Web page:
wind farms
noupoort-wind-farm. Source: SAREC

Earlier this week, the South African Renewable Energy Council (SAREC) has responded to the disclosures in the Public Protector’s State of Capture report, which was released last week.

The renewable energy body, which acts as an umbrella body to the various renewable energy technologies such as the wind, solar photovoltaic (PV) and hydro energy, believes that the South African parastatal’s delay regarding Round 4 and the Round 4 extension of the Renewable Energy Independent Power Producer Procurement Programme (REIPPPP) is not economically motivated.

The Council explained in a statement that there are 26 preferred bidders across a range of technologies, none of which have reached financial close due to Eskom’s refusal to sign further power purchase agreements (PPAs).

SAREC: Eskom on renewables

Brenda Martin, Chair of SAREC and CEO of the South African Wind Energy Association (SAWEA), said: “These projects represent a combined value of R50 billion ($3.5 million) in investment into the country that has been put on hold, which is ludicrous when considering our current economic climate.”

She continued: “The people of our country need jobs and our industry can provide them, considering that the unsigned projects represent over 13,000 jobs.”

The Council explained: “The total number of jobs expected during the construction period of these projects is 13,444; where a job is defined as 1 job = 12 person-months and 1 person-month = 160 working hours.

“Added to this is the over-all number of jobs for South African citizens during the operations period is expected to be 1,909 per year, for a 20-year period.”

Martin noted: “It is clear from these figures that these projects represent a very significant investment in the South African economy and are vital stimuli for job creation, local content, and local economic development.”

Ministerial determination

According to the council, this deliberate refusal to comply with the ministerial determination on renewable energy challenges the prioritisation of green energy as outlined in the National Development Plan.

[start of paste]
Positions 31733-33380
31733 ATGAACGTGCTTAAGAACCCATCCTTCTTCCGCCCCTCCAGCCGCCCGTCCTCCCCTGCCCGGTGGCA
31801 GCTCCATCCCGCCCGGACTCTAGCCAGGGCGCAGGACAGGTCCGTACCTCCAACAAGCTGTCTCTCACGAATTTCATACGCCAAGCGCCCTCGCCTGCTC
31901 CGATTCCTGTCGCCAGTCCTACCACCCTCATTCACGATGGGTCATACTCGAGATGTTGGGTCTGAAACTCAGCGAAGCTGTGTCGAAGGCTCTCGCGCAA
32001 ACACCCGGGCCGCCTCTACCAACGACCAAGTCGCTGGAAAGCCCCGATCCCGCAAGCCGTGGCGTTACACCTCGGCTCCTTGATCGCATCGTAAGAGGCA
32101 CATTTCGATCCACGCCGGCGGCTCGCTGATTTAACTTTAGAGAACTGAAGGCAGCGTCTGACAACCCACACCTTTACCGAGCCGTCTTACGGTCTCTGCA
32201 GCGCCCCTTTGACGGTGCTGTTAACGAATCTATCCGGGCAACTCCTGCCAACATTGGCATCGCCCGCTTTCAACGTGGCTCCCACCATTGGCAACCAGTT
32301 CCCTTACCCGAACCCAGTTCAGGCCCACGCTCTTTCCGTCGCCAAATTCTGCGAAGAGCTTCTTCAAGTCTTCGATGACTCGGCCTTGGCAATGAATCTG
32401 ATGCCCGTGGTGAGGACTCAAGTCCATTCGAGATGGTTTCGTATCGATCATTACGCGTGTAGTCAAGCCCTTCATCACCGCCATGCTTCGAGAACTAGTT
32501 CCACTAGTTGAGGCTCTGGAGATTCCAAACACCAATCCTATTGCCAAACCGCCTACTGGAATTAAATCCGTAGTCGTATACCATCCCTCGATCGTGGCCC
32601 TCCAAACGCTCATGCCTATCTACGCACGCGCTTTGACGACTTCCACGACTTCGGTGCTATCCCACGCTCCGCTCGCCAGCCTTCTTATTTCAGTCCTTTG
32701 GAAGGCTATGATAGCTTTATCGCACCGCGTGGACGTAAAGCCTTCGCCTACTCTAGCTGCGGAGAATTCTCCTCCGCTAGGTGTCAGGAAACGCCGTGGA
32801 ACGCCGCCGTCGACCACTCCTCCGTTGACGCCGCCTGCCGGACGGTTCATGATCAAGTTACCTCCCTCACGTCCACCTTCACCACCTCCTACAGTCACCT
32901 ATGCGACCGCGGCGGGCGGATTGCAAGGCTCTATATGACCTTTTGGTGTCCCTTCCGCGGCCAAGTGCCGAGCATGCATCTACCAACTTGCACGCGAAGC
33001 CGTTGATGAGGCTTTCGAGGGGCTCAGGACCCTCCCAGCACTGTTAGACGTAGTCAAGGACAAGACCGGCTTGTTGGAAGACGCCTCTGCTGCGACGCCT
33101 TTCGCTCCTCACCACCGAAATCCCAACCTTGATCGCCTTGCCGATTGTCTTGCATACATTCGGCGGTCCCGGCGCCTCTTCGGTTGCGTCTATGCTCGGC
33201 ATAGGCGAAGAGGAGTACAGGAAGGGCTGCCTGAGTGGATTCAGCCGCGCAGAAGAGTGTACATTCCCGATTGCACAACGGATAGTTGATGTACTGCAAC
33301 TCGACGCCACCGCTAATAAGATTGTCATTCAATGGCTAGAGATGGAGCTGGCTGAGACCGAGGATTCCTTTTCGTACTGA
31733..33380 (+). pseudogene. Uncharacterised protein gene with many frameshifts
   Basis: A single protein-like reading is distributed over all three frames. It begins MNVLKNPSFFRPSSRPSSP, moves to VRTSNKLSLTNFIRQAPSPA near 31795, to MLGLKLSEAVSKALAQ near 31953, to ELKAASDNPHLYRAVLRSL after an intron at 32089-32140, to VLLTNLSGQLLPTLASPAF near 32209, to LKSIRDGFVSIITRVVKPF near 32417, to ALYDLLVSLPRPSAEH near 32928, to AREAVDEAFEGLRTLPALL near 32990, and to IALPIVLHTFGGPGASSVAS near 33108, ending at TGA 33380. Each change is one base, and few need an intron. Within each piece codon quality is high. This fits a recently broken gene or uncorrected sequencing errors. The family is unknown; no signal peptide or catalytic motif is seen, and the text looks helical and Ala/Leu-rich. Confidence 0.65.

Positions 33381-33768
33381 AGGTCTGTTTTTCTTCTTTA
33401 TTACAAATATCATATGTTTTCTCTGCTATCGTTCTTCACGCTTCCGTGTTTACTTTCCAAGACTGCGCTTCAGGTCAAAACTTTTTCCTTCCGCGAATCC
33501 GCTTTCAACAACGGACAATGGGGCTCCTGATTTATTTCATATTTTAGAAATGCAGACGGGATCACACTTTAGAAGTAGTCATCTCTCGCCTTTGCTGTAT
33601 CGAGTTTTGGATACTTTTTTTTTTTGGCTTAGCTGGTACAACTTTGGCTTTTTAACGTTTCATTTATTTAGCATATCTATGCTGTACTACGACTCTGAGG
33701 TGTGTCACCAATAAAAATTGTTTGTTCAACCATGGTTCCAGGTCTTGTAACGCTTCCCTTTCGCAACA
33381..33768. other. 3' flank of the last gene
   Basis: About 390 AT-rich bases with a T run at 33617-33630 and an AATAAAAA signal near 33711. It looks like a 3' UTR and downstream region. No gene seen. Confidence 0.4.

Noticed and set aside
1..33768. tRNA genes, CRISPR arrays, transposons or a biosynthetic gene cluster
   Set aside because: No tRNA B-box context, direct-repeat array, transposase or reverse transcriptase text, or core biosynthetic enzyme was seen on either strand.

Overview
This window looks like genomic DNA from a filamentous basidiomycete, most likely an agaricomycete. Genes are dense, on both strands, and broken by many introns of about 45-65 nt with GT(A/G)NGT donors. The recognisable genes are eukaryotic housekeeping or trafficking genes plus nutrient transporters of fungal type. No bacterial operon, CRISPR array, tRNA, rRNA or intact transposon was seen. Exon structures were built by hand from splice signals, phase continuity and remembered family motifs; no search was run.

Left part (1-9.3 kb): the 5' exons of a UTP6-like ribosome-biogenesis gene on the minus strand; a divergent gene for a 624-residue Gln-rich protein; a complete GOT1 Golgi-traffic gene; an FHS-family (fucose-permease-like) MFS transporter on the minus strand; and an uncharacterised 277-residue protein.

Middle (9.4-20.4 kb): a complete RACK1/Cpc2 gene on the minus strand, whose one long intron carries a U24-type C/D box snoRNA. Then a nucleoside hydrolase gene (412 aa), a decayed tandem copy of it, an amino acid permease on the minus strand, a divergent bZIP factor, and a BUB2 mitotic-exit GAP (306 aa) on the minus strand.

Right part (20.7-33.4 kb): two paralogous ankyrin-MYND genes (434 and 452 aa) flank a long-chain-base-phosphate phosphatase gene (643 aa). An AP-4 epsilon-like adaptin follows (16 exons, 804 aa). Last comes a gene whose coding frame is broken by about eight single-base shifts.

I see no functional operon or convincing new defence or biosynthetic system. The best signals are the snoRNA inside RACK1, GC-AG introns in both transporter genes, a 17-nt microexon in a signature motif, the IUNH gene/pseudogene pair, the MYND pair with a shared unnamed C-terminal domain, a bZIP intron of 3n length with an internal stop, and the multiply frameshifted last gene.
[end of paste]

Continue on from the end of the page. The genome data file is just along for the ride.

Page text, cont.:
They added that it also has a negative impact on achieving government’s green industrialisation objectives and undermines the renewable industry’s efforts in bringing much-needed foreign investment into the country.

SAREC added that the delay is also hindering local manufacturing opportunities, social development programmes and the benefits of community ownership, all of which are common features of all REIPPPP projects.

“Over the past several months, Eskom has repeatedly avoided signing PPAs with renewable energy independent power producers (IPPs) and has failed to provide valid reasons for doing so,” said Martin.

She continued: “At the same time, Eskom’s Head of Generation, has engaged in a sustained attack on the renewables industry, in an attempt to undermine renewable energy and protect their own narrow interests.”

The industry has expressed confidence in the Presidency’s office, citing a cabinet statement issued on 22 August 2016, by the Minister in the Presidency, Jeff Radebe, who said that “there is no way that government will change course [on the IPP programme]”.

Martin concluded: “We therefore urge Minister of Energy, Tina Joemat-Pettersson, and Minister of Public Enterprises, Lynne Brown, to take coordinated action and ensure that policy and procedure are adhered to without further delay.”

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